In consequence, the manufacturing process becomes complicated and necessitates a large number of steps, leading to reduction of yielding. Due to the lowered yielding and necessity of a long period of time for production, the cost of the one-chip microcomputer soars.

Moreover, since change address data and change instruction codes which may be possibly changed in future are required to be entirely stored in the non-volatile memory in advance, the capacity of the memory is necessarily increased. However, the capacity of the memory is not always completely used up, and hence there disadvantageously appear memory areas left unused therein.

To overcome this problem, Miyazawa has proposed in the JP-A-3-186927 an apparatus for changing programs of a microcomputer. The apparatus is a microcomputer system including an ROM, a program change RAM, a one-chip microcomputer operating according to program instructions stored in the ROM, and a non-volatile memory connected via a signal line to the one-chip microcomputer.

In the non-volatile memory, there are beforehand stored change addresses and change instruction codes for changing the program in the ROM. The one-chip microcomputer receives, according to a program including a plurality of instruction codes executed immediately following a reset operation at the power-on thereof, the change addresses and the instruction codes from the non-volatile memory to store the data in the program change RAM. The change address is then compared with the address denoted by the program counter. When these items are identical to each other, the stored instruction code is executed.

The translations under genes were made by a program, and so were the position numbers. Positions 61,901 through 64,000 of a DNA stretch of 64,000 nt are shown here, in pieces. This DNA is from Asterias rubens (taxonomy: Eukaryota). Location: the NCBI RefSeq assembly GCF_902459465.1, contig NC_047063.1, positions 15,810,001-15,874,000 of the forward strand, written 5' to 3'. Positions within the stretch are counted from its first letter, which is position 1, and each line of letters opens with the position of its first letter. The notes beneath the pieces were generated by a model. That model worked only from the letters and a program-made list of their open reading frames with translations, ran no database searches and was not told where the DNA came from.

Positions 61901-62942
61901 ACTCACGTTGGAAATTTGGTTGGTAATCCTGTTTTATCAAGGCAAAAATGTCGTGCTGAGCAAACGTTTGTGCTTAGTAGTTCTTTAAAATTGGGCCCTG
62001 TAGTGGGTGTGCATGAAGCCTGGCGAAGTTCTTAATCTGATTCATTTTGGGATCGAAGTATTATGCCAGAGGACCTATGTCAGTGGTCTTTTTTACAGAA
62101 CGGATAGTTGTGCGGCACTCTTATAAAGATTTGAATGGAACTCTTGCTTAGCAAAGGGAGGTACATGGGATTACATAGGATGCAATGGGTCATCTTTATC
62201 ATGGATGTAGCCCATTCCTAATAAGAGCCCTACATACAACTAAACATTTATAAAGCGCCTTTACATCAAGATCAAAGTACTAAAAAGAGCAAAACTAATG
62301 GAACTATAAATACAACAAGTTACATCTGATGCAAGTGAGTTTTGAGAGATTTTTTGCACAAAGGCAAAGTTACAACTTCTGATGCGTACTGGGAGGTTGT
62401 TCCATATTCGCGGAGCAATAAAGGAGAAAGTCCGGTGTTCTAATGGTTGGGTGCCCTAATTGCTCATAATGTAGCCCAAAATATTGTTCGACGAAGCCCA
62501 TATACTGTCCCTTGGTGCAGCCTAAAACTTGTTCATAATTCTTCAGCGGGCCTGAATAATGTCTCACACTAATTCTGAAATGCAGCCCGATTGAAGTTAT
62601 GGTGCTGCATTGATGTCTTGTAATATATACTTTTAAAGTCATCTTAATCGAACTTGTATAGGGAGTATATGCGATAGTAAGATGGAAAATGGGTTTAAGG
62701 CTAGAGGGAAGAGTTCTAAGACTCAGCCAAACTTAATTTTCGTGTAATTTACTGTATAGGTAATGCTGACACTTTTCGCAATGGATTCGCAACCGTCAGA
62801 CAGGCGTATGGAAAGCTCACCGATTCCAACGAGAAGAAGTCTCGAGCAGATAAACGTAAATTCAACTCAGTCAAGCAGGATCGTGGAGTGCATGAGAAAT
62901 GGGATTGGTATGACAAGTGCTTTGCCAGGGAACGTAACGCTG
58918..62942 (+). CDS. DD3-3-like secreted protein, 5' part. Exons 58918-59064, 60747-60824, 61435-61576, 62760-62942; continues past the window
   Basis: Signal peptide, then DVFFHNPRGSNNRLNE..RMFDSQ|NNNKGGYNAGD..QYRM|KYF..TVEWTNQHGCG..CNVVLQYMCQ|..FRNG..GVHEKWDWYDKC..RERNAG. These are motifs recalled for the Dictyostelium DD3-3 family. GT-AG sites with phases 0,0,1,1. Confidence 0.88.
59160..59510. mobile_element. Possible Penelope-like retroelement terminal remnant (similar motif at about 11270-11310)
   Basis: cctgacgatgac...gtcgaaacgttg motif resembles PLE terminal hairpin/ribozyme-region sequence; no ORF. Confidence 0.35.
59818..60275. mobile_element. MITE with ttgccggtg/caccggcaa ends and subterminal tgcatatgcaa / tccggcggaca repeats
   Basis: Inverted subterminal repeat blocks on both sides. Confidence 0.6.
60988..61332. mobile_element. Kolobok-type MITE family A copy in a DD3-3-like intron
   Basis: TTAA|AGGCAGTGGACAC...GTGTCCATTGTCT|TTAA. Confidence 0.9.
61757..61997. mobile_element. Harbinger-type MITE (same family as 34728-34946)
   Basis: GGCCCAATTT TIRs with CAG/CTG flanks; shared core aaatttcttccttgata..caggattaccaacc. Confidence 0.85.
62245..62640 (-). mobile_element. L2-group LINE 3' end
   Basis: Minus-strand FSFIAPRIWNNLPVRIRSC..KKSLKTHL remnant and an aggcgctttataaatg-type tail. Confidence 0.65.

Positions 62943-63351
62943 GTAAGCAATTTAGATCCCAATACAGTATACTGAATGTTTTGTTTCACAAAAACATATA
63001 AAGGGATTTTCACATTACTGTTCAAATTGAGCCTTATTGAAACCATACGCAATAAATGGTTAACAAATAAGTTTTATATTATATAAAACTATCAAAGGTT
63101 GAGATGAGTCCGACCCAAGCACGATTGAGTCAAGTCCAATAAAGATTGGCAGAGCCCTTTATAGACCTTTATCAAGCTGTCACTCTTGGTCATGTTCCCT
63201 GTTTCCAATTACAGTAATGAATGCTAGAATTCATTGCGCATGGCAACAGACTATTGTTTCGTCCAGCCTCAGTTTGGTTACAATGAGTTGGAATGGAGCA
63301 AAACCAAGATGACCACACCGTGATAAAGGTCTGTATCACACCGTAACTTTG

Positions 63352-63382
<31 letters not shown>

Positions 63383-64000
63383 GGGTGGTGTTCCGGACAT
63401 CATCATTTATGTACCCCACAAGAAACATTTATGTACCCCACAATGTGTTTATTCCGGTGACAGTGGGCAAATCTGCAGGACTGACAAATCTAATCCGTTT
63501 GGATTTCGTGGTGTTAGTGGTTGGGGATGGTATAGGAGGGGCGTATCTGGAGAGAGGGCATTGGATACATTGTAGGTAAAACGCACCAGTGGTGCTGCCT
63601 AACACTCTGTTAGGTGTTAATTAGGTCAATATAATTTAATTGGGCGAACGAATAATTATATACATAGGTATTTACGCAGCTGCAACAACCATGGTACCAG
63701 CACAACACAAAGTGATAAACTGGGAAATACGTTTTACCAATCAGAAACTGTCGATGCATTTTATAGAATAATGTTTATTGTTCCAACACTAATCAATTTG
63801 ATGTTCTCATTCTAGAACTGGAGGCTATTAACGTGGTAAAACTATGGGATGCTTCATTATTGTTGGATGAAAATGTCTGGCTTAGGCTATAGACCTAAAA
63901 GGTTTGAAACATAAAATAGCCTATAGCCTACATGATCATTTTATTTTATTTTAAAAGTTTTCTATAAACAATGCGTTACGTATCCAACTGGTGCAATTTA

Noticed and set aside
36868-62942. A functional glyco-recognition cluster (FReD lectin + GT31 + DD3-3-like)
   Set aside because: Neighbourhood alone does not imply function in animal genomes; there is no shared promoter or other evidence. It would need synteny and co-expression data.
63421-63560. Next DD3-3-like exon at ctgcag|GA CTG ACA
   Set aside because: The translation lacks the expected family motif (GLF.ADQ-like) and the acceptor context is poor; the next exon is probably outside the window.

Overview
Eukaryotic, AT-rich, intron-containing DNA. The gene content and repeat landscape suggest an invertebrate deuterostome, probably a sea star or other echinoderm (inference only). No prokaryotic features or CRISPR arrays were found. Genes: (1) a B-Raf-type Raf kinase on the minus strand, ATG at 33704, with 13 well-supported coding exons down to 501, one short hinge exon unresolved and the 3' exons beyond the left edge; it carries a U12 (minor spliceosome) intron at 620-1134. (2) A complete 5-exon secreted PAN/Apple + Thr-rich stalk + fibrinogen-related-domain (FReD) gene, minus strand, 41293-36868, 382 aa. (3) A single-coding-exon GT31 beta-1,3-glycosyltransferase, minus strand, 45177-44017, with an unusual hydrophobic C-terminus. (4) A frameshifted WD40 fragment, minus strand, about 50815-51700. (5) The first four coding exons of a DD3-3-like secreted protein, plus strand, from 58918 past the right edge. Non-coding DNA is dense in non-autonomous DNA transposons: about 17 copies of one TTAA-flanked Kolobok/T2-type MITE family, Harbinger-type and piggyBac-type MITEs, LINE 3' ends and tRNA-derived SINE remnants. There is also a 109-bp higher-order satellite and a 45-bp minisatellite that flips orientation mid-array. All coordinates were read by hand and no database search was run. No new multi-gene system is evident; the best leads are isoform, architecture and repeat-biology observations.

In the microcomputer system using the program change apparatus above, the non-volatile memory need not to be integrally formed in the one-chip microcomputer fabricated in the CMOS process. Consequently, the cost of the microcomputer system can be decreased.

However, since it is necessary to store in the program change RAM all data items including change addresses and change instruction codes which may possibly be altered in the operation later, the memory is required to have a capacity coping with the maximum volume of data items above. However, due to restriction of the area of the IC chip, the capacity of the RAM is also limited in many cases. Consequently, when the data items for modifications exceed the RAM capacity, the user is required to omit some modifications.

Moreover, in the conventional one-chip microcomputer, although a simple program data replacement can be achieved only at same addresses of the program fabricated by use of a mask, it has been difficult to insert therein a different number of instructions.

In an actual one-chip microcomputer, the program change or modification includes instruction insertion as well as data replacement. This insertion requirement, however, cannot be coped with by the conventional method.

Furthermore, when a trouble such as an erroneous operation occurs in the electronic apparatus in which the microcomputer is incorporated, it is impossible, with the one-chip microcomputer being incorporated in the apparatus, to implement the program modification as effective means for clarifying or deciding the cause of trouble. Consequently, a long period of time and a large amount of human work are required to examine and to determine the trouble, which leads to a problem that the reliable control of the electronic apparatus cannot be satisfactorily achieved.